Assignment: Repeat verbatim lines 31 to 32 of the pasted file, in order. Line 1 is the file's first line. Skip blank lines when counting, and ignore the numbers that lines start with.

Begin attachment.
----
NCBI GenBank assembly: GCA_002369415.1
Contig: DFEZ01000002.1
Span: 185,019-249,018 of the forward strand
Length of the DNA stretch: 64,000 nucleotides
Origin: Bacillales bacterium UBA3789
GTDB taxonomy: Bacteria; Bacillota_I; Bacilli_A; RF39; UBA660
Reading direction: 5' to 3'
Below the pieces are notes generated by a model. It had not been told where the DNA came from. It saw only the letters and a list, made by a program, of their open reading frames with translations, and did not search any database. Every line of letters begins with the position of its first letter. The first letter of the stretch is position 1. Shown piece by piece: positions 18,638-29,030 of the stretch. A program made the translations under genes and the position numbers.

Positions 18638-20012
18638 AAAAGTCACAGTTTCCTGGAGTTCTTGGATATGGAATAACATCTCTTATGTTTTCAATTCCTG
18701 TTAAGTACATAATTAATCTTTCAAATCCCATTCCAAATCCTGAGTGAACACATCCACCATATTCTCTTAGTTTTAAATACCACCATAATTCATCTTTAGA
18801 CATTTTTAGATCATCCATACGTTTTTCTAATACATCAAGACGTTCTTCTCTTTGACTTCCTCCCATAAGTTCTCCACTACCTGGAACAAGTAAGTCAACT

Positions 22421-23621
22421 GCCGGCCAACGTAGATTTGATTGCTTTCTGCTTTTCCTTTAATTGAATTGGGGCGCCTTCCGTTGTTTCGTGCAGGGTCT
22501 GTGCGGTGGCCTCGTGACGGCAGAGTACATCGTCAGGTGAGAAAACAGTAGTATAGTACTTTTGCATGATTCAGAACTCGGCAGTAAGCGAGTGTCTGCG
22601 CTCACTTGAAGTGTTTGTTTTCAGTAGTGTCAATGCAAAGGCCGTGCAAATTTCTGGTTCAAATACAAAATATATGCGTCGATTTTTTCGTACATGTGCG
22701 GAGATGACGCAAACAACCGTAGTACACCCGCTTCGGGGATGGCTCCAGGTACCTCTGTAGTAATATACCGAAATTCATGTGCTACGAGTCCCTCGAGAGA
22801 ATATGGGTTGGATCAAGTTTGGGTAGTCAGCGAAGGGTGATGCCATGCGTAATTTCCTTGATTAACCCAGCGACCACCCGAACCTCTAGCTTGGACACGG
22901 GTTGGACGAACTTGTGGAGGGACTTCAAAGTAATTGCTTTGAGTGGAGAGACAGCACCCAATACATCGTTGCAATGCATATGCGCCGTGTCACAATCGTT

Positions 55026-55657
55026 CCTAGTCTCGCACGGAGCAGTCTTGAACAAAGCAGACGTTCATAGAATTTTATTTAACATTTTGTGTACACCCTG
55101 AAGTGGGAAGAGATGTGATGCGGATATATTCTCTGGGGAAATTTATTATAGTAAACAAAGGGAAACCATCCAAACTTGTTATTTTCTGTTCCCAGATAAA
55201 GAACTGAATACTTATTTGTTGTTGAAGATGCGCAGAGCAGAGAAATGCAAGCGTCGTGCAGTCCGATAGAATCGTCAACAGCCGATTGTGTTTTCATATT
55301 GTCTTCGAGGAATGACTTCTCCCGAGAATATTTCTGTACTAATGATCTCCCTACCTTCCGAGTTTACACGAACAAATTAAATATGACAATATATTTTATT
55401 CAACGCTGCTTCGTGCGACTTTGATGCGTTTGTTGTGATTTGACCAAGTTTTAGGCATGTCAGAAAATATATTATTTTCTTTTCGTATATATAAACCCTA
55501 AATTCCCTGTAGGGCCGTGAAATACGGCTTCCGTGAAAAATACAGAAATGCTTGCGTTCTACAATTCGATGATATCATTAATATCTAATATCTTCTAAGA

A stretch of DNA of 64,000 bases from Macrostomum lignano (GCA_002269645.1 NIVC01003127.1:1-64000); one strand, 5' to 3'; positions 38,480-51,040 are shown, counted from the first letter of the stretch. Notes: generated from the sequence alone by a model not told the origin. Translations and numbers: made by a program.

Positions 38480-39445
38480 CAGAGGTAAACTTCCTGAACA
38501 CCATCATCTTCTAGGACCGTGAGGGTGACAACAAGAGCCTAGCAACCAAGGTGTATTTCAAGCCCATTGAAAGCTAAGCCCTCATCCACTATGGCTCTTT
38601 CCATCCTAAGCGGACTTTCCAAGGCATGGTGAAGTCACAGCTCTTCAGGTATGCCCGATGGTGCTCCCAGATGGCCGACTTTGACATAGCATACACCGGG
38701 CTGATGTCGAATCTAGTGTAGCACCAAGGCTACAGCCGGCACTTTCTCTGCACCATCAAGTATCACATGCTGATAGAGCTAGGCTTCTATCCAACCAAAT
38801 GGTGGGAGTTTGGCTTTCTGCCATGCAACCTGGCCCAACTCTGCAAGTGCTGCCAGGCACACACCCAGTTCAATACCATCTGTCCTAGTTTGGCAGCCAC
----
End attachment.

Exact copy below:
38601 CCATCCTAAGCGGACTTTCCAAGGCATGGTGAAGTCACAGCTCTTCAGGTATGCCCGATGGTGCTCCCAGATGGCCGACTTTGACATAGCATACACCGGG
38701 CTGATGTCGAATCTAGTGTAGCACCAAGGCTACAGCCGGCACTTTCTCTGCACCATCAAGTATCACATGCTGATAGAGCTAGGCTTCTATCCAACCAAAT